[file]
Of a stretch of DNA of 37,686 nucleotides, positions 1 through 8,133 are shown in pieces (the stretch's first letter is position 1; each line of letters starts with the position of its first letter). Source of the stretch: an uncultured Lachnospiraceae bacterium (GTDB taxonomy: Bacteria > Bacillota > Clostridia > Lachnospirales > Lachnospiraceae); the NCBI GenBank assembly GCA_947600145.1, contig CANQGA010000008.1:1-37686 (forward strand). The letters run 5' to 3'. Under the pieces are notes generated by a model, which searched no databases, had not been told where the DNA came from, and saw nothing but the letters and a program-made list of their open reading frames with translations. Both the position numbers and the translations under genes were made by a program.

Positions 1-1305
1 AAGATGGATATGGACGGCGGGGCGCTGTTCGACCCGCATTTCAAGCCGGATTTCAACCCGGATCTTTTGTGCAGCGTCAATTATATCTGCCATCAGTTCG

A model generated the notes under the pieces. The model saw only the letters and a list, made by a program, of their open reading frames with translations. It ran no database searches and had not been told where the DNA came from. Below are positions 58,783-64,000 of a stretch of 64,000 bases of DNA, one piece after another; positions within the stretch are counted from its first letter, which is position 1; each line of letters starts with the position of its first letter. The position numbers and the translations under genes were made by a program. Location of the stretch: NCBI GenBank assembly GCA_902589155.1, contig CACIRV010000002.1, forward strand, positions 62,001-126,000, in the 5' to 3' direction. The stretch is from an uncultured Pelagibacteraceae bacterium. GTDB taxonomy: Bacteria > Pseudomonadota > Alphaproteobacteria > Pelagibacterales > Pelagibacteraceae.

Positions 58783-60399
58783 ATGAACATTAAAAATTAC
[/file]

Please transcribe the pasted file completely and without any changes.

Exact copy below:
Of a stretch of DNA of 37,686 nucleotides, positions 1 through 8,133 are shown in pieces (the stretch's first letter is position 1; each line of letters starts with the position of its first letter). Source of the stretch: an uncultured Lachnospiraceae bacterium (GTDB taxonomy: Bacteria > Bacillota > Clostridia > Lachnospirales > Lachnospiraceae); the NCBI GenBank assembly GCA_947600145.1, contig CANQGA010000008.1:1-37686 (forward strand). The letters run 5' to 3'. Under the pieces are notes generated by a model, which searched no databases, had not been told where the DNA came from, and saw nothing but the letters and a program-made list of their open reading frames with translations. Both the position numbers and the translations under genes were made by a program.

Positions 1-1305
1 AAGATGGATATGGACGGCGGGGCGCTGTTCGACCCGCATTTCAAGCCGGATTTCAACCCGGATCTTTTGTGCAGCGTCAATTATATCTGCCATCAGTTCG

A model generated the notes under the pieces. The model saw only the letters and a list, made by a program, of their open reading frames with translations. It ran no database searches and had not been told where the DNA came from. Below are positions 58,783-64,000 of a stretch of 64,000 bases of DNA, one piece after another; positions within the stretch are counted from its first letter, which is position 1; each line of letters starts with the position of its first letter. The position numbers and the translations under genes were made by a program. Location of the stretch: NCBI GenBank assembly GCA_902589155.1, contig CACIRV010000002.1, forward strand, positions 62,001-126,000, in the 5' to 3' direction. The stretch is from an uncultured Pelagibacteraceae bacterium. GTDB taxonomy: Bacteria > Pseudomonadota > Alphaproteobacteria > Pelagibacterales > Pelagibacteraceae.

Positions 58783-60399
58783 ATGAACATTAAAAATTAC